A radical vaginectomy may be used to treat cases of advanced stage 1 and stage 2 vaginal cancer. The surgeon will remove most, or all, of your vagina.
A plastic surgeon may be able to make a new vagina using skin, muscle and tissue taken from another part of your body – usually one of your thighs or buttocks.
You will still be able to have sex after a vaginal reconstruction, although you will need to use lubricant, because the lining of the new vagina cannot make the mucus it would naturally make.
A radical hysterectomy is often performed at the same time as a radical vaginectomy.
During a radical hysterectomy, all of the reproductive system is removed, including the womb, fallopian tubes, ovaries and nearby lymph nodes.
Read more about hysterectomies, including how to prepare for the operation and your recovery.
Pelvic exenteration is used in a few cases to treat recurrent or advanced cases of vaginal cancer.
If you no longer have a bladder, you will need another way to pass urine. One solution is for your surgeon to make a hole (stoma) in your tummy. A bag is then attached to the stoma so that urine can be passed into it. The bag is known as a urostomy bag.
Similarly, as you may no longer have a rectum, you will need a way to pass stools (faeces) out of your digestive system. Another stoma can be made and attached to a collection bag, known as a colostomy bag.
Read more about colostomies.
A vaginal reconstruction can be carried out after a pelvic exenteration. It may also be possible to reconstruct your rectum and attach it to the remaining section of your bowel once this has healed. In this case, you will only need a temporary colostomy.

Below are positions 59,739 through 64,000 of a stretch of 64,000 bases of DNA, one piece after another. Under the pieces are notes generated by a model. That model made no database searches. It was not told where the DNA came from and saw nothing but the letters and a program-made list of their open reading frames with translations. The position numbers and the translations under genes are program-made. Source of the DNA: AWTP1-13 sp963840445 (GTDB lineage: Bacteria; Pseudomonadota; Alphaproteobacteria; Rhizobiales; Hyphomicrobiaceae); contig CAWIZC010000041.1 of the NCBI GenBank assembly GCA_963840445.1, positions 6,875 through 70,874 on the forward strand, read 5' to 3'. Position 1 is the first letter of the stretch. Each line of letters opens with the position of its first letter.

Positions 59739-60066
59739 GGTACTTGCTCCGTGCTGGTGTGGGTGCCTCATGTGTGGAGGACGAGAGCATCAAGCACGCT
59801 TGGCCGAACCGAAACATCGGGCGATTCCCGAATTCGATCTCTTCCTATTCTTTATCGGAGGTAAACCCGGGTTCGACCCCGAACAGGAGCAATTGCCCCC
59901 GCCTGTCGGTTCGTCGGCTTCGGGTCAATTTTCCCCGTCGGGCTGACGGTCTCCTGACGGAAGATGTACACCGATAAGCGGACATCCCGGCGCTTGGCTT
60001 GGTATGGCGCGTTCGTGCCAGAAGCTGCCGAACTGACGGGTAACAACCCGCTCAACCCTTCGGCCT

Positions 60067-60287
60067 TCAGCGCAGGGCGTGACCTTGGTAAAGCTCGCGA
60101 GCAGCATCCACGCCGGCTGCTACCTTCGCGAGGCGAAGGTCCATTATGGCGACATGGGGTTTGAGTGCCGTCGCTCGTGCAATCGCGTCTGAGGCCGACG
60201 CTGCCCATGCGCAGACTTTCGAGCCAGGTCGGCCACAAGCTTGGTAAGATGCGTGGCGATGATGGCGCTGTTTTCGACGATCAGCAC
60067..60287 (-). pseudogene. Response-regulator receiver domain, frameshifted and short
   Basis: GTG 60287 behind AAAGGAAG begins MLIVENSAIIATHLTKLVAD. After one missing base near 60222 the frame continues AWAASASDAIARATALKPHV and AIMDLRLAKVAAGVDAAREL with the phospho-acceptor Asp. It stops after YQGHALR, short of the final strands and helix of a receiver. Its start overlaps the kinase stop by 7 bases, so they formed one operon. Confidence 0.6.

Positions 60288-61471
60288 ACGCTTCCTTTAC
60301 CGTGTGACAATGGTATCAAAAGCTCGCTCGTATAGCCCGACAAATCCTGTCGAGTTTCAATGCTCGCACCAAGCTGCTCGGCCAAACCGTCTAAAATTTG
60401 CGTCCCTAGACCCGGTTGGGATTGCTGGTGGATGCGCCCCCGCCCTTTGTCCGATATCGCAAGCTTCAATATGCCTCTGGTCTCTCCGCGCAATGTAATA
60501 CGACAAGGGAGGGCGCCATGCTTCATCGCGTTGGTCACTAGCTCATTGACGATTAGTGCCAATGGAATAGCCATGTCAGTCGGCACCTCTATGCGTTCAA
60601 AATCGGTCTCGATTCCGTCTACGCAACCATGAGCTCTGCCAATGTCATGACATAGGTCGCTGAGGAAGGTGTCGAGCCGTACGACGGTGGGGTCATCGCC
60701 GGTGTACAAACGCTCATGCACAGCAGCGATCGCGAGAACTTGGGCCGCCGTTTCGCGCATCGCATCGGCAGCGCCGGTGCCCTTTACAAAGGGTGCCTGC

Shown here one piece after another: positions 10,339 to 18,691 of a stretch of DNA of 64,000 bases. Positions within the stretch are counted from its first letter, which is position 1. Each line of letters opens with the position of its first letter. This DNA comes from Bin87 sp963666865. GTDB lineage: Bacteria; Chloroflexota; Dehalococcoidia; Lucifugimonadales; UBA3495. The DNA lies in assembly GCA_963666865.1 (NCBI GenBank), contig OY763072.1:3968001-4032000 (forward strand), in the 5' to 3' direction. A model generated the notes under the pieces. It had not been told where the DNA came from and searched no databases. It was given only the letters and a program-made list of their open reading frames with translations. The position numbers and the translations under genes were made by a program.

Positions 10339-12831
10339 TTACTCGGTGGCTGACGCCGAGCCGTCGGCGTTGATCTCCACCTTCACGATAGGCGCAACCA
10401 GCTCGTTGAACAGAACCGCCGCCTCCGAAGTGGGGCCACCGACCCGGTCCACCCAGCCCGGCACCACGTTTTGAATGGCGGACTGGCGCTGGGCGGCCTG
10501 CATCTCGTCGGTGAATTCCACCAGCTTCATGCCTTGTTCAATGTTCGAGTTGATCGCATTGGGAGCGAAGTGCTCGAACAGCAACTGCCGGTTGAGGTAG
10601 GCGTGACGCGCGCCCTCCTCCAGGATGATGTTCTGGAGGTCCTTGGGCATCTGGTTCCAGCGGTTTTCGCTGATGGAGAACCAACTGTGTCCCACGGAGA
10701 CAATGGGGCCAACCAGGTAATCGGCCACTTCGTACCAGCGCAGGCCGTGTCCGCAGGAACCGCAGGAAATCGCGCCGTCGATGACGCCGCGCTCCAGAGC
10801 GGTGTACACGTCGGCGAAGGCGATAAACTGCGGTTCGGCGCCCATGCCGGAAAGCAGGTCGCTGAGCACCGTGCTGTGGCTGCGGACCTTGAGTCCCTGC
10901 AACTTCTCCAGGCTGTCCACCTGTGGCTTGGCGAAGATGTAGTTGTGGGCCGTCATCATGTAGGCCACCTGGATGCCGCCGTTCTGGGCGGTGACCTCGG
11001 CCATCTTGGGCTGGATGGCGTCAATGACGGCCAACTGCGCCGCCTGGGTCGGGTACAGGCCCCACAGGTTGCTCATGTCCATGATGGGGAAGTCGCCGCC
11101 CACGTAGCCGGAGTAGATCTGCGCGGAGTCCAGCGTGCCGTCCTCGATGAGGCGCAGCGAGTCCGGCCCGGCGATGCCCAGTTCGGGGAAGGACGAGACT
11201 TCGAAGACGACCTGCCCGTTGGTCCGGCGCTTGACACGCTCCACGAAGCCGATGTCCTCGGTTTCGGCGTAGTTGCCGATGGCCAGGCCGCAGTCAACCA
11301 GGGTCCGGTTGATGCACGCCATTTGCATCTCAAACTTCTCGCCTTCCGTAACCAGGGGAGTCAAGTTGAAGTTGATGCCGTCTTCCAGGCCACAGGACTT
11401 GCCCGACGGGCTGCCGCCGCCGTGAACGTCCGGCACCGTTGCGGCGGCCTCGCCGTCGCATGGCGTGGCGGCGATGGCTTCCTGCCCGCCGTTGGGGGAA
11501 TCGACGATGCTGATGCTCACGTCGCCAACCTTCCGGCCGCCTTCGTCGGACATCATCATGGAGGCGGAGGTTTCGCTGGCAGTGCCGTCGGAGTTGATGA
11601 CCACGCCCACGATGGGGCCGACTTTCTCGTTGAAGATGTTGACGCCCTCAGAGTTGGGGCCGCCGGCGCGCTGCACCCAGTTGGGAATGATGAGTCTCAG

As pelvic exenteration is major surgery, it may take you several months to fully recover from the operation.
Chemotherapy is usually used in combination with radiotherapy or to control symptoms when a cure is not possible (palliative chemotherapy). It's usually given by injection (intravenous chemotherapy).
Like radiotherapy, the powerful cancer-killing medicines used in chemotherapy can also damage healthy tissue and cause a range of side effects. Side effects of chemotherapy for vaginal cancer can include:
Read more about the side effects of chemotherapy.
Treatment for vaginal cancer can have a significant emotional impact, particularly for young women who experience an early menopause as a result of treatment.
The removal of some or all of the vagina can be traumatic for pre- and post-menopausal women alike, and some women feel less "womanly" than they did before. It's not uncommon to feel a sense of loss and bereavement after treatment. In some women, this may lead to depression.
You may find it helpful to talk to other women who have had similar treatment. Your GP or hospital staff may be able to recommend a suitable local support group. Charities can also help:
The Hysterectomy Association provides hysterectomy support services, including a one-to-one telephone support line, counselling and "preparing for hysterectomy" workshops.
If feelings of depression persist, speak to your GP about the treatment and support available.
As vaginal cancer is rare, you may be asked to take part in a clinical trial. Clinical trials are an important way for healthcare professionals to learn more about the best way to treat specific conditions.
Most clinical trials involve comparing a new treatment with an existing treatment to determine whether the new treatment is more or less effective. If you do receive a new treatment, there is no guarantee it will be more effective than an existing one.
You can find out whether there are currently any clinical trials for vaginal cancer, or ask your care team if there are clinical trials in your area. Your care team can explain the advantages and disadvantages of taking part.